Do you think this probably falls under the category of — awkward?
Last week, Florida Gov. Rick Scott, along with House Speaker Richard Corcoran, were in Orlando falling all over themselves in touting a school bill that further undermines the state's public education system while treating charter schools as if they were the enlightened second coming of Mr. Chips.
Corcoran even managed to wag a scornful finger (feel free to pick which digit) in the general direction of the Hillsborough County School District, which is in the midst of a daunting financial pinch, citing "bloat, inefficiency and gross overspending. Their problem is their management."
Consider yourself properly scolded, school superintendent Jeff Eakins.
But the timing of Scott's swooning over charter schools and Corcoran's sniping disdain for Hillsborough public education was at best a bit misplaced.
For in the wake of a education bill, cooked up in secret in Tallahassee, which among other things would require public school systems to share tax dollars with charters to cover maintenance and construction costs, arrest warrants were being filed in Escambia County against the owner of charter school operator Newpoint Education Partners and a business associate alleging the men conspired to divert public monies into their own pockets by using excessive markups for equipment and services and bogus invoices submitted by a web of interrelated companies.
In all, from 2007 to 2016 Newpoint Education Partners, run by Marcus Nelson May of Sarasota, received (you might want to sit down for this) $57 million to operate 15 charter schools in Florida, including six in Pinellas and Hillsborough counties. Steven Kunkemoeller of Cincinnati, owner of School Warehouse Inc., which supplied the charter schools, is suspected of providing kickbacks to May.
May is accused of charging Hillsborough Newpoint Tampa High $157,000 for computers that actually cost only $53,844. As well, May is accused of inflating student enrollment figures, which resulted in an overpayment in public monies of $350,000. At least $3.2 million allegedly went to pay for highly marked-up furniture and other equipment.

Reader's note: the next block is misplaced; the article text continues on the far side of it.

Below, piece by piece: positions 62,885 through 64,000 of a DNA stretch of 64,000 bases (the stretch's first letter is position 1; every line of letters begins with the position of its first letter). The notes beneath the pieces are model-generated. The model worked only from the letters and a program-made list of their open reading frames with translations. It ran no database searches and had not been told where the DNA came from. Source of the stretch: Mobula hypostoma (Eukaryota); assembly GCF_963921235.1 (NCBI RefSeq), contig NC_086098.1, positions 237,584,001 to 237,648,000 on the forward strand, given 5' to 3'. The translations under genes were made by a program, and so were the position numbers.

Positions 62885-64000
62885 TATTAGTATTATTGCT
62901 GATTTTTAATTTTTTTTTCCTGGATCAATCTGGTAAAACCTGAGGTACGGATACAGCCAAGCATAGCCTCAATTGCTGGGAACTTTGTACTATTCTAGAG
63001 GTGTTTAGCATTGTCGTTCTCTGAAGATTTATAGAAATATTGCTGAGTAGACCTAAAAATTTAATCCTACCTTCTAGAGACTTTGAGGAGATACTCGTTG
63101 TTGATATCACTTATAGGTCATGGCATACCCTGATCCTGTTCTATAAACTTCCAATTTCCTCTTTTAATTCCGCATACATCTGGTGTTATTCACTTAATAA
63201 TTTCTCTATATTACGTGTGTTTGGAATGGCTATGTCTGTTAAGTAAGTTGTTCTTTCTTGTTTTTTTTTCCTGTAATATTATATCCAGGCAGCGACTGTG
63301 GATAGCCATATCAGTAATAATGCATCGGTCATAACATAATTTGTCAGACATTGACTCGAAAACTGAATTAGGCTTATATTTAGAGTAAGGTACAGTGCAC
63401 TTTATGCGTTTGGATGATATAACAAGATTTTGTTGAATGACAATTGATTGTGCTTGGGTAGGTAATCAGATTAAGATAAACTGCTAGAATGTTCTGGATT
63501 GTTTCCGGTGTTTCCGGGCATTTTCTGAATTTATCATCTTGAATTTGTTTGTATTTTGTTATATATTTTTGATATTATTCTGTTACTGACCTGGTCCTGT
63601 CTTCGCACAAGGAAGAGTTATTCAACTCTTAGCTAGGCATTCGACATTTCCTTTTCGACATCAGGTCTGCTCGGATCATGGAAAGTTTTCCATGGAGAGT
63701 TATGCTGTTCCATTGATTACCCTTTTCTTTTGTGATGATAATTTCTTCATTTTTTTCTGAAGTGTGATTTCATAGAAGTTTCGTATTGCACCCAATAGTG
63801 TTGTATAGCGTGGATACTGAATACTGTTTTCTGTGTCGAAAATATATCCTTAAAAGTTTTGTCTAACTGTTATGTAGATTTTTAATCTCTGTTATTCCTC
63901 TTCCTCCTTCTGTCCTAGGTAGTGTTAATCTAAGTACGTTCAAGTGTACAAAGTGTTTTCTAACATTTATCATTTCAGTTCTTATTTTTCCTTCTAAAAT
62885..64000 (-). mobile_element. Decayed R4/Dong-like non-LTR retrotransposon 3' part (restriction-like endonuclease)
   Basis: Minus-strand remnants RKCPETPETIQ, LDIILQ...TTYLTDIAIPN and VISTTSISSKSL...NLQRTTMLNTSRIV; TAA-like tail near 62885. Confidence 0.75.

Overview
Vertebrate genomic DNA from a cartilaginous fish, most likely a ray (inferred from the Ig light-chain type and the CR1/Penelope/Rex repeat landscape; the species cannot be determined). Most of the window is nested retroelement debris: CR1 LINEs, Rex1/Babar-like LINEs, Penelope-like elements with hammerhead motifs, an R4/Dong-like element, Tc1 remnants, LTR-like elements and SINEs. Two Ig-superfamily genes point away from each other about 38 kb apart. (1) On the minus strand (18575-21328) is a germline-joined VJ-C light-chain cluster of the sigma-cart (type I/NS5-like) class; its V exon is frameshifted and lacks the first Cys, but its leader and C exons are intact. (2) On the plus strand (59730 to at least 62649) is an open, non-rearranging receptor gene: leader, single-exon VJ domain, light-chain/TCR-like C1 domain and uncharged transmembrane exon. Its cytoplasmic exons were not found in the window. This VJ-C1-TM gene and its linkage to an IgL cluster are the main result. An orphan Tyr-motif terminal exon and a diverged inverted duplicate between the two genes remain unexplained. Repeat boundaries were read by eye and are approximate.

Investigators also allege May used school grant funds to pay off credit card debt, make mortgage payments and pay for his homeowner fees and his pool man, as well as $11,000 that covered the cost of vacations and plastic surgery.
Last year the company was indicted on charges of grand theft, money laundering and aggravated white-collar crime. Of the six Pinellas and Hillsborough Newpoint charter schools only one, Enterprise School in Clearwater, remains open after discreetly separating from Newpoint in 2015.
It is certainly true not all charter operations in Florida are as hinky as the Newpoint experience. But the allegations against May and Kunkemoeller serve as a cautionary tale about the shortcomings of Tallahassee's misguided love affair with charter schools.
Both Scott and Corcoran argue state education funds should "follow the student" rather than be dedicated to school districts, a view that critics say violates the Florida Constitution. But Corcoran hopes to finagle his way around messy stuff like the law by stacking the deck of the ongoing Constitution Revision Commission with fellow charter school travelers to clear the way for charters to capture more public education funding at the expense of traditional public schools.
What all this essentially leads to is a rigged education system, with unaccountable, vaguely transparent, privately owned and operated charter schools that get to pick and choose their student body populations receiving tax dollars that should be dedicated to improving traditional public schools. And all this is perpetuated in the rather disingenuous name of creating a competitive educational environment.
Forgive a pinch of facetiousness, but you could well argue that despite all their claims to being rock-ribbed, bedrock conservatives, both Scott and Corcoran are really closeted liberal socialists. How else to explain their zeal to use tax monies to underwrite private corporations that want to create charter schools on the public dole?
There is no doubt many of Florida's traditional public schools struggle with poor performance. What do you expect in a system where educators are expected to do more with less only to be blamed when things don't measure up?
This is the lesson to be learned when Tallahassee teaches a master class in double standards.